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Las Vegas Blackjack 101 (Part 2) – Game Description

Learn the basics of Blackjack course of play in the second part of our series.

Learn the basics of Blackjack course of play in the second part of our series.


This second and subsequent third entries in this series regarding Las Vegas blackjack play for beginners focuses on basic game description. This series concerns only the traditional game of “21” with 3:2 payoffs for player naturals. There are a number of variant blackjack games such as Switch, Spanish 21, and Super Fun 21. Strategies for these offshoot games are all at least partially different than traditional basic strategy approaches for the standard game.

Game Objective:

We’ll begin this traditional blackjack game description with the primary objective of the game, which is to beat the dealer. Despite all other inferences from the drunk sitting next to you, friends, relatives, or players club brochures, players win hands / rounds by beating the dealer…period. An often heard game objective is “get as close to 21 as you can without exceeding it (busting)”. Though in the course of play that is often true, it is not the objective. For example, when applying accurate basic strategy play a number of player hands win with ‘stiffs’ (card totals of 12 through 16) when the dealer busts.

Card Values :

Card values in blackjack are face value for cards 2 through 10 while all face cards (jacks, queens, and kings) count 10 points each. Aces count as either 1 or 11 according to player choice. Any hand in which an ace can be counted as an 11 without busting (exceeding 21 total points for the combined hand) is called a soft hand. For example, an A – 6 hand combination may be counted as 7 or as soft 17. A player who rightfully elects to hit that soft seventeen and subsequently receives a ten-value card now holds a hard 17. Hard hands are simply card totals that don’t contain an ace counted as 11 points. Card totals are simply added up according to these assigned values.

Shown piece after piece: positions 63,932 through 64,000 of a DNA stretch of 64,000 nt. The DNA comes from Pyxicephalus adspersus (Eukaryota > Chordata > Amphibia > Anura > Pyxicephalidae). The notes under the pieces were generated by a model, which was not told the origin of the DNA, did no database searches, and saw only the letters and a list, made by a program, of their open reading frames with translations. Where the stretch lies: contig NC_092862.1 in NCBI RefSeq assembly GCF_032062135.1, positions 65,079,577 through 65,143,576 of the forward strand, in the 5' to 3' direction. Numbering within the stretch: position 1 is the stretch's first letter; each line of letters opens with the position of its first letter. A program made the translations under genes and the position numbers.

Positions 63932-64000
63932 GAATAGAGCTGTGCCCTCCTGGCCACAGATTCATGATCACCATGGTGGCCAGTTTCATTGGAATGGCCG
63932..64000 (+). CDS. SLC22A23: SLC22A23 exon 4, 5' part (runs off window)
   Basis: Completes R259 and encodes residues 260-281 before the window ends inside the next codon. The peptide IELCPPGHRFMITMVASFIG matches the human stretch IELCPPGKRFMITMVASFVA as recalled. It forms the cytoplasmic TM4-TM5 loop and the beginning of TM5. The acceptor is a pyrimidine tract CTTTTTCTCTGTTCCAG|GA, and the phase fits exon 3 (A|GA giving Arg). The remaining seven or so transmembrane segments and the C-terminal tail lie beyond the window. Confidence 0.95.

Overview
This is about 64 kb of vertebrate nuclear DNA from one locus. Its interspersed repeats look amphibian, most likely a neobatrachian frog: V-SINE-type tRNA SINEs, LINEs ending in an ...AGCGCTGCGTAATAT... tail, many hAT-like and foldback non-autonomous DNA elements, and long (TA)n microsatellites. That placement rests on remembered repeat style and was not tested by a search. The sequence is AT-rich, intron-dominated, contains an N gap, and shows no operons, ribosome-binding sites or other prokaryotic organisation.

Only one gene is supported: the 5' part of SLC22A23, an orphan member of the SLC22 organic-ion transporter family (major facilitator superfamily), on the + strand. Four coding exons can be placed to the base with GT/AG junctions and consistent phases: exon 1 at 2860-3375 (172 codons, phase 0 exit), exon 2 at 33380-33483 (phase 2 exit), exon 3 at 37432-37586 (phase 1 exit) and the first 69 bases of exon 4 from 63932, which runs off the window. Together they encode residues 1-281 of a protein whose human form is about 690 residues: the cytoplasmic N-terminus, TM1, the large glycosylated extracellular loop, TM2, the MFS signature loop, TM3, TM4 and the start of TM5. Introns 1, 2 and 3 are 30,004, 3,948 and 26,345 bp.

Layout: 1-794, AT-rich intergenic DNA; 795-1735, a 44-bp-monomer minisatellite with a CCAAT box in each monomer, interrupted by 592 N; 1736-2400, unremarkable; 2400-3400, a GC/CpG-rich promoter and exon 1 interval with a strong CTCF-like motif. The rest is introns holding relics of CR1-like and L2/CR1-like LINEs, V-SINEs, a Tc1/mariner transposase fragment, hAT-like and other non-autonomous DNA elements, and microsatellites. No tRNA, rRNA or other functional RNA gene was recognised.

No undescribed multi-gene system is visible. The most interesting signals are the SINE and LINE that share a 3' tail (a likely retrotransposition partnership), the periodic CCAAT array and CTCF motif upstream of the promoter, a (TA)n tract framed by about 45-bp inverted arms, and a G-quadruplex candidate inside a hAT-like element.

Any initial two-card hand consisting of an ace and any ten-valued card is called a blackjack (or a natural) and is an automatic winner (player 3:2 payoff, 1.5 times the original bet) unless the dealer also has blackjack. In that case the hands tie or push, which describes any situation where the card totals of the dealer and player are the same (no money changes hands). No other multi-card total of 21 is considered a blackjack for either players or dealers, and players do not receive 3:2 payoffs for other 21 totals.

The suits (spades, hearts, diamonds, or clubs) don’t matter in a traditional blackjack game. These days there are numerous side bets at many Vegas casinos that include bonus payouts for suited pairs and card combinations of all sorts. Most of these side bets are sucker bets for basic strategy players, and generally is a means for the casinos to get deeper into the player’s wallets. Almost all will decrease player expectation from blackjack play. Rarely, a Vegas casino may offer an in-house short term promotion involving bonus payouts for suited blackjacks. Such a promotion is worthwhile provided players don’t have to make side bets to receive the bonus payouts.

Blackjack Game Table Layout:

Blackjack is played at a half-oval/ semicircular table that usually has 5 to 7 player spots.The dealer does his / her thing from the flat backside of the table. Each player has a marked betting area (small rectangular or circular spots on the table felt). Dealers always dispense cards from their left to right while facing players, with the player seated to the immediate left of the dealer designated as first base. The last player to receive cards is usually at the dealer’s extreme right and is designated as third base.